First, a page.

Koh Samui: A pocket guide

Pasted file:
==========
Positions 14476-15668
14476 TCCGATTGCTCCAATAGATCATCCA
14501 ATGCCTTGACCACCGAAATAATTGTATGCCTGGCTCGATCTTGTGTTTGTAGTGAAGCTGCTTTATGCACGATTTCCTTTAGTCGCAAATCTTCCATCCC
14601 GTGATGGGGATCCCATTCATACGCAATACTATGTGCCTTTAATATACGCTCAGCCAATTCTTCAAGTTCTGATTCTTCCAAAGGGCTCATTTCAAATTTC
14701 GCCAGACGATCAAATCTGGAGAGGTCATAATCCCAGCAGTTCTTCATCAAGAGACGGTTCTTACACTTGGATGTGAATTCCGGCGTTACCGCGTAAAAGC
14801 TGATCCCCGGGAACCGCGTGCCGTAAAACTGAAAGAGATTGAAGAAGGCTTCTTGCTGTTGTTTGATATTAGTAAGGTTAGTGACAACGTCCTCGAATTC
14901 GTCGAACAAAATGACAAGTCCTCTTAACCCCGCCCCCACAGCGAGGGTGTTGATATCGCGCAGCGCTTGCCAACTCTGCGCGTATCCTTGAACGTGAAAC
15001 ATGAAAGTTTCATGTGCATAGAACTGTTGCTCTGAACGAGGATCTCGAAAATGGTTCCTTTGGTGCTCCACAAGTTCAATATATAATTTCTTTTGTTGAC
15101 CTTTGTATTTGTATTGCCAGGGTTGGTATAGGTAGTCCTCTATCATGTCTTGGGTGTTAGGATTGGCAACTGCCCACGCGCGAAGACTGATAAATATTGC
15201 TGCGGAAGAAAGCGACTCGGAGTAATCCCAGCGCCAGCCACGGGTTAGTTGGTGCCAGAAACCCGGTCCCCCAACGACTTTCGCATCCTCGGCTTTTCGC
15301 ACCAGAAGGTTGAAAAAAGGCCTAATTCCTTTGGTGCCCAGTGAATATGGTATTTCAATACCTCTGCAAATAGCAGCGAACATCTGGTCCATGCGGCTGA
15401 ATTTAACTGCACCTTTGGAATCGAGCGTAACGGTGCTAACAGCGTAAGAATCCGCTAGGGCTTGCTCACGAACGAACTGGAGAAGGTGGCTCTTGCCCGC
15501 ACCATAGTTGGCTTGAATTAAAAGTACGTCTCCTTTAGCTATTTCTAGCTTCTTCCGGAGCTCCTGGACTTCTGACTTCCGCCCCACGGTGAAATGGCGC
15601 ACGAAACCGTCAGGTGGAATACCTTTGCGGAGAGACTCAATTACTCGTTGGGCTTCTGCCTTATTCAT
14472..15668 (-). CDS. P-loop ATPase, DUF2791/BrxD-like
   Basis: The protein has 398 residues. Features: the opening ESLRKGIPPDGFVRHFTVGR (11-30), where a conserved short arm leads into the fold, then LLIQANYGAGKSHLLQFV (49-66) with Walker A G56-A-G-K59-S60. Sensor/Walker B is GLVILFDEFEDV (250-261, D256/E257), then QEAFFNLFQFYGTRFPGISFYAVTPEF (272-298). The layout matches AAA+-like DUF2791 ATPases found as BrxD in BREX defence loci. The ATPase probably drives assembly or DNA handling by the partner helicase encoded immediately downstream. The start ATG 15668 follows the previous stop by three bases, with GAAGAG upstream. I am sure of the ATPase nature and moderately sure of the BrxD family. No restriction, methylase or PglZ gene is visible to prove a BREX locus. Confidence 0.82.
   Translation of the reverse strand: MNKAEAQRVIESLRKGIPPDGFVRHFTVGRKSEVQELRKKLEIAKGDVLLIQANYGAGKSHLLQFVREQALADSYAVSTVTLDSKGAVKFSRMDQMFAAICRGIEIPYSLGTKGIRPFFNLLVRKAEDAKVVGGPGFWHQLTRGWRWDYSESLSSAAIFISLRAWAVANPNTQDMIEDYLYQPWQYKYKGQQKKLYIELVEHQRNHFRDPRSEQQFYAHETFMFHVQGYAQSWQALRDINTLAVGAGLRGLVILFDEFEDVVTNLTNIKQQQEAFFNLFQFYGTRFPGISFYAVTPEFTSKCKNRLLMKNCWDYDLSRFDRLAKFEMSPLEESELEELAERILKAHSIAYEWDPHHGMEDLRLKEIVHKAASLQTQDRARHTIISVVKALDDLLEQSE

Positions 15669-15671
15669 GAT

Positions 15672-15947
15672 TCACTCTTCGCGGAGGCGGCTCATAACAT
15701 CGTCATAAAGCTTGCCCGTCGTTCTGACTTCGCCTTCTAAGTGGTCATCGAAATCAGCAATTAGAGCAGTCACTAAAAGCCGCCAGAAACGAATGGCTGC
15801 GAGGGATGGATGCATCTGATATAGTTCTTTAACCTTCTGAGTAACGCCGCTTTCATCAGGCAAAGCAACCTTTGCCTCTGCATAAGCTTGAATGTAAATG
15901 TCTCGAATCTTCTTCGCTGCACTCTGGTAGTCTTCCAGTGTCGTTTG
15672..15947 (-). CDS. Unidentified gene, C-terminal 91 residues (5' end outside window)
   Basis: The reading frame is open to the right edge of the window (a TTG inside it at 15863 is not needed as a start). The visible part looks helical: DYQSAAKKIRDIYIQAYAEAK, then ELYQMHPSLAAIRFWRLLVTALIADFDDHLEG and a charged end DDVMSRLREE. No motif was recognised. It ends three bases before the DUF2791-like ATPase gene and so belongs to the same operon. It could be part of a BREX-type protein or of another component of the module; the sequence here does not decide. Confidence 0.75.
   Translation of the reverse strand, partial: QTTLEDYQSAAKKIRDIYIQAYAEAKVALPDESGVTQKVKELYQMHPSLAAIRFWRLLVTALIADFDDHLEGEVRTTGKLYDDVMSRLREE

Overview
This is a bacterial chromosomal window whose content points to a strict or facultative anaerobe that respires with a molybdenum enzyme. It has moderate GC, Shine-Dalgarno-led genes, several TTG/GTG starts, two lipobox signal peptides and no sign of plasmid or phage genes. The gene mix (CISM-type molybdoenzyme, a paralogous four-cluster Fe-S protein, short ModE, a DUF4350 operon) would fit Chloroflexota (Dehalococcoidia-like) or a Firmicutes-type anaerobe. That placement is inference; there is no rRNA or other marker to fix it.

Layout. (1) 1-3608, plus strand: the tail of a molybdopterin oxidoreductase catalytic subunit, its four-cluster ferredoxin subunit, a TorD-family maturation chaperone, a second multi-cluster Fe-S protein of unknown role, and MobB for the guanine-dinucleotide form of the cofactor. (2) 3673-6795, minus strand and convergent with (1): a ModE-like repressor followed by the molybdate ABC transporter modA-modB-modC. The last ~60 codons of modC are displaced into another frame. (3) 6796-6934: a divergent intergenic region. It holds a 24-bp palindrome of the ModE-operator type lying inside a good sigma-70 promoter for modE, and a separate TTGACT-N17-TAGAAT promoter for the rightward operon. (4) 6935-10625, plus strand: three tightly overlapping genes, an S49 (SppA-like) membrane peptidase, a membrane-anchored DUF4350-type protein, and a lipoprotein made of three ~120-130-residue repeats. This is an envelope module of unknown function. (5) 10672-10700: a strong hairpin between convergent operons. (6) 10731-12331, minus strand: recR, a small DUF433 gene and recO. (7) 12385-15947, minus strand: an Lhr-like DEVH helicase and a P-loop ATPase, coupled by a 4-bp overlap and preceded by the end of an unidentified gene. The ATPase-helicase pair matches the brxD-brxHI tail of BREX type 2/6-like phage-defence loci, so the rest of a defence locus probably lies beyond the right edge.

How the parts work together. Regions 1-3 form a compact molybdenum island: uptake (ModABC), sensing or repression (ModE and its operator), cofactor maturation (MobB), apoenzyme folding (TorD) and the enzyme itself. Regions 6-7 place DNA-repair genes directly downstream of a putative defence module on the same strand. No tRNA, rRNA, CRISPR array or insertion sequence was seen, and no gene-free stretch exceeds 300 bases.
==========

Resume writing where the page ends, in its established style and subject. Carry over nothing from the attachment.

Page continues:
Once associated with the party-hard backpacker crowd, Thailand’s second largest island has matured into a sophisticated retreat graced with palm-shaded beaches, plunging waterfalls, and dense jungles. It is easy to get to, since it has its own airport, making it an excellent hub for island-hopping. More laid-back than Phuket, Koh Samui appeals to both active visitors and those disinclined to venture beyond their private pools. It is surrounded by Anthong Marine National Park, and thus a good jumping-off point for day trips by boat to the islands along its coastline. It is possible to travel around Koh Samui itself in just a few hours by car or moped. Chaeng is the heart of the island and the most popular spot for beach holidays; its blend of entertainment and tranquility makes it ideal for a young family. Despite the presence of supermarket chains and branded storefronts, the island has not lost the charm of its past, when it was known for its fisheries and coconut plantations. Its two main landmarks are Big Buddha, the 39-foot gold-clad statue erected on a hilltop in 1792, and the Hin Ta and Hin Yai rocks, famed for their peculiar natural form.